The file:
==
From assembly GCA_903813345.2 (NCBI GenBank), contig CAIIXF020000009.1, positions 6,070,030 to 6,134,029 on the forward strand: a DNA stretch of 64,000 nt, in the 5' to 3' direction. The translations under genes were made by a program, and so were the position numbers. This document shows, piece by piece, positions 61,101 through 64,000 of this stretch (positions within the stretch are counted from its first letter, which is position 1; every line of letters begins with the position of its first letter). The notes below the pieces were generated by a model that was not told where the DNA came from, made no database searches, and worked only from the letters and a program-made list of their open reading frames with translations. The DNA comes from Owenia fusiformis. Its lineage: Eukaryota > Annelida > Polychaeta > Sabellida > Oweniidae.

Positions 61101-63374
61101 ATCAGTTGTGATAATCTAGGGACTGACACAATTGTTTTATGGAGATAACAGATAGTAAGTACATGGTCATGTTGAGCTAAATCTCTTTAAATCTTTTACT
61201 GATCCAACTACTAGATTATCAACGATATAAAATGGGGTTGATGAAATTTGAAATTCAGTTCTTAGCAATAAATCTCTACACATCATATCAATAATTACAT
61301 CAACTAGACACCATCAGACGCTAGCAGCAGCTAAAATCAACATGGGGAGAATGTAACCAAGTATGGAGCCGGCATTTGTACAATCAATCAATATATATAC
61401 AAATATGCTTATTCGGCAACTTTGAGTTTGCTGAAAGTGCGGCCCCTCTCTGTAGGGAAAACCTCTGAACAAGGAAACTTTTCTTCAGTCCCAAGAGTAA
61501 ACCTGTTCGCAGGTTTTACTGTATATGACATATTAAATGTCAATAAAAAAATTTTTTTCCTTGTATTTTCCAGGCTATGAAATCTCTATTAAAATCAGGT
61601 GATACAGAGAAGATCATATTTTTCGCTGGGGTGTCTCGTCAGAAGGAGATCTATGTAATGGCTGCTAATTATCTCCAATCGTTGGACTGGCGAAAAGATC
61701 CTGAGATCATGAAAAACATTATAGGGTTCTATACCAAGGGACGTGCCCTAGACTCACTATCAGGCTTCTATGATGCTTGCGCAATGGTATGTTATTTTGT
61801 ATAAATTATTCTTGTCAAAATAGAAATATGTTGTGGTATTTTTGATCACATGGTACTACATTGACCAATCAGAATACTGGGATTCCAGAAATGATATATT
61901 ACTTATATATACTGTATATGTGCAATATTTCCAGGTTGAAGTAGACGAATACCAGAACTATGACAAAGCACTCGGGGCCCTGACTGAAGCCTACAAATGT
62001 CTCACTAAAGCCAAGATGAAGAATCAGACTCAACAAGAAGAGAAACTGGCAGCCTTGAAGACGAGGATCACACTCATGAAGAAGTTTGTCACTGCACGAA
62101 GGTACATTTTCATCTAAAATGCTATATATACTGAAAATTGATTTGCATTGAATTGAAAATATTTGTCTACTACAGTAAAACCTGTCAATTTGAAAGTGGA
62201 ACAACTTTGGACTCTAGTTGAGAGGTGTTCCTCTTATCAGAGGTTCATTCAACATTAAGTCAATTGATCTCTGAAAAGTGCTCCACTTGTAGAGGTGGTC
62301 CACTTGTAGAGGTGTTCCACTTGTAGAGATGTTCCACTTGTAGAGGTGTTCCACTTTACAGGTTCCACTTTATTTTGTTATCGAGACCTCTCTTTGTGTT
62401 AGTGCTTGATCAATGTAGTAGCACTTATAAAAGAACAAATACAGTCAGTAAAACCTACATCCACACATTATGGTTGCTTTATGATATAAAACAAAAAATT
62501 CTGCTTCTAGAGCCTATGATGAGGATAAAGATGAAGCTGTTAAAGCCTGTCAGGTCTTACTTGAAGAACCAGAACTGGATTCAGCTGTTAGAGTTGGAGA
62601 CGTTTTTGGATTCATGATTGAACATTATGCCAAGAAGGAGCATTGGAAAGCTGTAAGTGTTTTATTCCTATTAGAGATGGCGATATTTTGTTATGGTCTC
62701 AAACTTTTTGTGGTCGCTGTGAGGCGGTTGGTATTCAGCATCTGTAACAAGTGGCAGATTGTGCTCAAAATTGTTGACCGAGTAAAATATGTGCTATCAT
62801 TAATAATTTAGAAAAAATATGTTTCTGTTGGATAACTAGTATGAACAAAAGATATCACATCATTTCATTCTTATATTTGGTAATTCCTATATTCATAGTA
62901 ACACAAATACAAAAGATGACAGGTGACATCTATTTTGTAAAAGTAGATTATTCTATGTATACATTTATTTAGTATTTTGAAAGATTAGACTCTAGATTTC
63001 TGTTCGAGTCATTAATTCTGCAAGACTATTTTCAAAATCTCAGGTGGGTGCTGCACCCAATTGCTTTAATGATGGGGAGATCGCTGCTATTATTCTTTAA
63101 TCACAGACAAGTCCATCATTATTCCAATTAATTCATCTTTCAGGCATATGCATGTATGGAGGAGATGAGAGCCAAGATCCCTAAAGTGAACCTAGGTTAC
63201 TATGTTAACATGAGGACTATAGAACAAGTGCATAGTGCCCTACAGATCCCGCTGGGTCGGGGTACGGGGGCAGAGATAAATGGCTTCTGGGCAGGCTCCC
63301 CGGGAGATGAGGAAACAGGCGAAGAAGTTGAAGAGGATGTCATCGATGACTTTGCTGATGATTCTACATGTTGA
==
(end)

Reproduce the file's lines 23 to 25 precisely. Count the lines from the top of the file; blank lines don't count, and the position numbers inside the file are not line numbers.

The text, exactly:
63101 TCACAGACAAGTCCATCATTATTCCAATTAATTCATCTTTCAGGCATATGCATGTATGGAGGAGATGAGAGCCAAGATCCCTAAAGTGAACCTAGGTTAC
63201 TATGTTAACATGAGGACTATAGAACAAGTGCATAGTGCCCTACAGATCCCGCTGGGTCGGGGTACGGGGGCAGAGATAAATGGCTTCTGGGCAGGCTCCC
63301 CGGGAGATGAGGAAACAGGCGAAGAAGTTGAAGAGGATGTCATCGATGACTTTGCTGATGATTCTACATGTTGA